People feel less pain after a good laugh, because it may cause the body to release chemicals that act as a natural painkiller, research has suggested.The researchers at the University of Oxford also think the ability to belly laugh was unique to early humans. This, they believe, enabled our ancestors to form much larger tribal groupings than the ape-like species that lived alongside them.
The research is published in the Proceedings of the Royal Society B. The experimenters first tested the pain thresholds of volunteers. They were then split into two groups, with one being shown 15 minutes of comedy videos, while the other was shown material the researchers deemed boring - such as golfing programmes.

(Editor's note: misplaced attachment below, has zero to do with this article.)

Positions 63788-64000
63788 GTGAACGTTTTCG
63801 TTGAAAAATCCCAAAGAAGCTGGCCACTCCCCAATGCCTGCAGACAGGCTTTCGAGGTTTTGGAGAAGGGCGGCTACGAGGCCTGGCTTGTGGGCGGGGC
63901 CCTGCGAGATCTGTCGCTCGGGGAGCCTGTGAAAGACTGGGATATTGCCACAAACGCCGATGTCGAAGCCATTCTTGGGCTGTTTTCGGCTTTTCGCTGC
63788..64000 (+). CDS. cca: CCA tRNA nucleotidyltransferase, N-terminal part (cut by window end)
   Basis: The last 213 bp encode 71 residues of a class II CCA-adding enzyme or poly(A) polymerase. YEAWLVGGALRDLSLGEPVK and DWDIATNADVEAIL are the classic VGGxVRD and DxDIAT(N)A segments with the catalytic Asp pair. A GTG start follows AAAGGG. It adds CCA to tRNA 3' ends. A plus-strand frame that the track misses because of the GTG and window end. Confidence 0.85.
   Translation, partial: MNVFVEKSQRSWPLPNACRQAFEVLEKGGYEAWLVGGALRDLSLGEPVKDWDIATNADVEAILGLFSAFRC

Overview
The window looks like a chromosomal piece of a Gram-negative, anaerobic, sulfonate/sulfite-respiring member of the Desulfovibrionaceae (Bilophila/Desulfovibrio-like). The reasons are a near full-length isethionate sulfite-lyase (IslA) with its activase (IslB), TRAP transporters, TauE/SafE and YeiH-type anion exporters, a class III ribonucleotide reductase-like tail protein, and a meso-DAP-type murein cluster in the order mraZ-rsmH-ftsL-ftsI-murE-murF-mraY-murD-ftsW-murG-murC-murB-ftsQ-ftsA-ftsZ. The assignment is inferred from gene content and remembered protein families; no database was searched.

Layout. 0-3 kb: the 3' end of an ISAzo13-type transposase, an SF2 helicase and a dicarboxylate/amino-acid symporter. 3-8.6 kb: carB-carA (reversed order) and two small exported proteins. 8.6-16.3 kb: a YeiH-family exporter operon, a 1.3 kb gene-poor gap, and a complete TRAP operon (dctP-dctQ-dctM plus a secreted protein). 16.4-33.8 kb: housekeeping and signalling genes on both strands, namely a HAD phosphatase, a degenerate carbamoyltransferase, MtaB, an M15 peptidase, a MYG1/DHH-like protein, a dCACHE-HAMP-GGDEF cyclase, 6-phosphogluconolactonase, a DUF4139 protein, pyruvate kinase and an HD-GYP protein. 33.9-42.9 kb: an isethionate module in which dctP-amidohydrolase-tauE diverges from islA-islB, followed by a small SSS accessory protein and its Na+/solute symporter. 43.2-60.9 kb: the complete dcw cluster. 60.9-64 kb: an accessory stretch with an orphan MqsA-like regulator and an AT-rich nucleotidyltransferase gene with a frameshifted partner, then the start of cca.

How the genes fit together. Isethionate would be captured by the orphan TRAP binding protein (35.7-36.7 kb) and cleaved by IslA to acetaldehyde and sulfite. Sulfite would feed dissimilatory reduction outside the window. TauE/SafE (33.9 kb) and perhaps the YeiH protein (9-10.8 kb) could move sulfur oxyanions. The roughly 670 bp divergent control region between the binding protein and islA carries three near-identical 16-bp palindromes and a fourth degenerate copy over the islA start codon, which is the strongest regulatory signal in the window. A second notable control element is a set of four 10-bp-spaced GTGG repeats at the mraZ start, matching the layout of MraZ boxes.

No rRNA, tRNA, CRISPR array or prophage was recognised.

The researchers found that those subjects that had recently experienced belly laughs were able to withstand up to 10% more pain than they had done before watching the videos. To their surprise, the scientists also found that the other group was less able to bear pain after watching 15 minutes of the "boring" programmes.
Source - BBC